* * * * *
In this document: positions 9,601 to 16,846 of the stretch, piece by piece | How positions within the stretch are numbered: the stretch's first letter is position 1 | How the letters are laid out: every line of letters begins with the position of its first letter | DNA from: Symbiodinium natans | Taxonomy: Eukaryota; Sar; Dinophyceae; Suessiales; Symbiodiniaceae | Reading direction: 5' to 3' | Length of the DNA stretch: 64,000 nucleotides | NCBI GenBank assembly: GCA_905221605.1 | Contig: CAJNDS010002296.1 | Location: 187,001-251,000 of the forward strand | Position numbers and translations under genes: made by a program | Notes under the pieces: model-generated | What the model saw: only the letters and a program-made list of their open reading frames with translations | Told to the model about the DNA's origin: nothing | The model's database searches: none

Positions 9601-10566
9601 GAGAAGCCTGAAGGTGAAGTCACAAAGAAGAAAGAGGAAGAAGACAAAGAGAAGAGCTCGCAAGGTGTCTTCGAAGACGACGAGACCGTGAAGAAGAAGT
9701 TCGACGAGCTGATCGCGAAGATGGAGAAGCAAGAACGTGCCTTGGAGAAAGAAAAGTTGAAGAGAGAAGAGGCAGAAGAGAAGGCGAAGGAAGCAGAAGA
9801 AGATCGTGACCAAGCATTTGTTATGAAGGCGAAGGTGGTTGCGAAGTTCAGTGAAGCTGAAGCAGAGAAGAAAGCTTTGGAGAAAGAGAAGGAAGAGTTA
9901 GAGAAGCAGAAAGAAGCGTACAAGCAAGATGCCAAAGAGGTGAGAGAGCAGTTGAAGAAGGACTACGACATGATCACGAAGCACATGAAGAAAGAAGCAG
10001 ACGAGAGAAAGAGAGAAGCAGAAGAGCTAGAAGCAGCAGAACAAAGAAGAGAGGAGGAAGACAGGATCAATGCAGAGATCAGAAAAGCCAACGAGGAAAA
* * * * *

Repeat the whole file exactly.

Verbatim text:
In this document: positions 9,601 to 16,846 of the stretch, piece by piece | How positions within the stretch are numbered: the stretch's first letter is position 1 | How the letters are laid out: every line of letters begins with the position of its first letter | DNA from: Symbiodinium natans | Taxonomy: Eukaryota; Sar; Dinophyceae; Suessiales; Symbiodiniaceae | Reading direction: 5' to 3' | Length of the DNA stretch: 64,000 nucleotides | NCBI GenBank assembly: GCA_905221605.1 | Contig: CAJNDS010002296.1 | Location: 187,001-251,000 of the forward strand | Position numbers and translations under genes: made by a program | Notes under the pieces: model-generated | What the model saw: only the letters and a program-made list of their open reading frames with translations | Told to the model about the DNA's origin: nothing | The model's database searches: none

Positions 9601-10566
9601 GAGAAGCCTGAAGGTGAAGTCACAAAGAAGAAAGAGGAAGAAGACAAAGAGAAGAGCTCGCAAGGTGTCTTCGAAGACGACGAGACCGTGAAGAAGAAGT
9701 TCGACGAGCTGATCGCGAAGATGGAGAAGCAAGAACGTGCCTTGGAGAAAGAAAAGTTGAAGAGAGAAGAGGCAGAAGAGAAGGCGAAGGAAGCAGAAGA
9801 AGATCGTGACCAAGCATTTGTTATGAAGGCGAAGGTGGTTGCGAAGTTCAGTGAAGCTGAAGCAGAGAAGAAAGCTTTGGAGAAAGAGAAGGAAGAGTTA
9901 GAGAAGCAGAAAGAAGCGTACAAGCAAGATGCCAAAGAGGTGAGAGAGCAGTTGAAGAAGGACTACGACATGATCACGAAGCACATGAAGAAAGAAGCAG
10001 ACGAGAGAAAGAGAGAAGCAGAAGAGCTAGAAGCAGCAGAACAAAGAAGAGAGGAGGAAGACAGGATCAATGCAGAGATCAGAAAAGCCAACGAGGAAAA